Elements of the Cayman Islands Government reacted in different ways to last week’s release of the film Haven in the United States.
The film also premiered here on Saturday night.
The synopsis of the crime drama, which is directed by Caymanian filmmaker Frank E. Flowers, depicts familiar stereotypes of the Cayman Islands, including corrupt foreign businessmen coming here to launder money.
Cabinet Minister Alden McLaughlin praised the film.
‘It’s an amazing achievement for a 24-year-old from a small country like the Cayman Islands,’ he said.
Mr. McLaughlin said he had no criticisms of the film’s content.
‘I think we in Cayman need to stop sugar-coating every issue and to stop worrying about everything that is said about the harsh aspects of what we are living in,’ he said, adding that the film depicts Cayman with ‘warts, pimples and all – that’s just reality’.
Mr. McLaughlin said everything was not beautiful in the Cayman Islands. ‘It has its dirty underbelly as well,’ he said.
A different reaction to the film came from Director of Public Relations for the Portfolio of Finance and Economics Ted Bravakis.
Last Thursday, Mr. Bravakis issued an advisory to the private sector with guidance on how to respond to questions or requests for reactions from journalists.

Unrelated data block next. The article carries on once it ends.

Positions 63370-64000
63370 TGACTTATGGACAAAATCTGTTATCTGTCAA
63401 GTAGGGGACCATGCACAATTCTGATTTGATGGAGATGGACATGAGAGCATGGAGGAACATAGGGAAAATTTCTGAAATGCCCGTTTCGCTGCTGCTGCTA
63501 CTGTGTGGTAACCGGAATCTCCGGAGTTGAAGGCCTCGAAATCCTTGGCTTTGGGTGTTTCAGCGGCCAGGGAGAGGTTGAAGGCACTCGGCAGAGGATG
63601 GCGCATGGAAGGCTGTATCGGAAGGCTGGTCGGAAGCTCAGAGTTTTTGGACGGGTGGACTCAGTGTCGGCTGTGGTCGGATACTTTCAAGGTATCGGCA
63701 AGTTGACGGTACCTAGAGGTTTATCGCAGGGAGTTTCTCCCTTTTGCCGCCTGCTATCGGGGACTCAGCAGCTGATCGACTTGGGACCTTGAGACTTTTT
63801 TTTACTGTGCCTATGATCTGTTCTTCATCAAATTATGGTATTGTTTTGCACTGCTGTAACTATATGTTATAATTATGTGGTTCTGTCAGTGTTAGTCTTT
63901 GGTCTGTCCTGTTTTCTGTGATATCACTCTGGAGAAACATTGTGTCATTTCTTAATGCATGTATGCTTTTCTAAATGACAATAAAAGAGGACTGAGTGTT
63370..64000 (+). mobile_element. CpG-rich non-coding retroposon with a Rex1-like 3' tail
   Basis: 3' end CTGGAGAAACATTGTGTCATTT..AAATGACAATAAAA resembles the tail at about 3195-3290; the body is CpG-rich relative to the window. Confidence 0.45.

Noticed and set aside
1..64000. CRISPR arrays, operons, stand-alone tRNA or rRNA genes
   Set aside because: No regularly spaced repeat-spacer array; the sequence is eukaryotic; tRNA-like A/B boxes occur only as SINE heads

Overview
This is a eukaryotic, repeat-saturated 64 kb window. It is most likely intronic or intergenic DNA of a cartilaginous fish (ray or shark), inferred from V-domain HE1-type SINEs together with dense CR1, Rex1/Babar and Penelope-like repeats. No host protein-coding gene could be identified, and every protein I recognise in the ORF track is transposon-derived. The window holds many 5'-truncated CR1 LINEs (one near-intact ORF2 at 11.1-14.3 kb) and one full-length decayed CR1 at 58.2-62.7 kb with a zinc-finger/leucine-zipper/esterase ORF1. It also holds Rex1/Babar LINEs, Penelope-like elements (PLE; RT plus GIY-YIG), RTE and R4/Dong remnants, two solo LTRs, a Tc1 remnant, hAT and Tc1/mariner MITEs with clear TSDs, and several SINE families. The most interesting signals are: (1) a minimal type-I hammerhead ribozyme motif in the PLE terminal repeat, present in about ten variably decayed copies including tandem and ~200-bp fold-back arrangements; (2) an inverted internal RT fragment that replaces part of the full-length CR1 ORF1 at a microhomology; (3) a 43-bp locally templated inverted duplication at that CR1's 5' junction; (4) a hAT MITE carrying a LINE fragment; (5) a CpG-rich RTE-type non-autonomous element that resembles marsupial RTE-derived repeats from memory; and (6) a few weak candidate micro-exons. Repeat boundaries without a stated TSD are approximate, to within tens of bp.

‘Without prejudice to the positives associated with Haven, as we have seem from the experience of the film The Firm, there is also the potential for external commentators to elevate an artistic work of fiction to the status of fact,’ the advisory stated.
‘Therefore, we should be prepared to counter any negative rebound from the film relating to the financial services sector.’
The advisory recommended responses along the following lines:
‘Haven is a work of fiction,’ the advisory stated. ‘In relations to the U.S. in particular, Cayman has longstanding and highly effective law enforcement and regulatory cooperation arrangements that would in reality make us a very poor haven for U.S. (or indeed any other) criminals.
‘Our anti-money laundering standards are robust as well as our ability to do our part to combat financial crime, and an entertaining move does not change this.’
The advisory also suggested some other messages.
‘[Cayman has] a strong and transparent business record, developed over the past four decades,’ the advisory stated. ‘No country would claim to be able to completely prevent financial crime from ever occurring, but we are confident that our regime promotes legitimate business and can effectively deal with financial crime when it does occur.’
The advisory called the film ‘a work of art by an impressive young filmmaker’ and told recipients to feel free to refer anyone to the government Public Relations Unit if they had any doubts.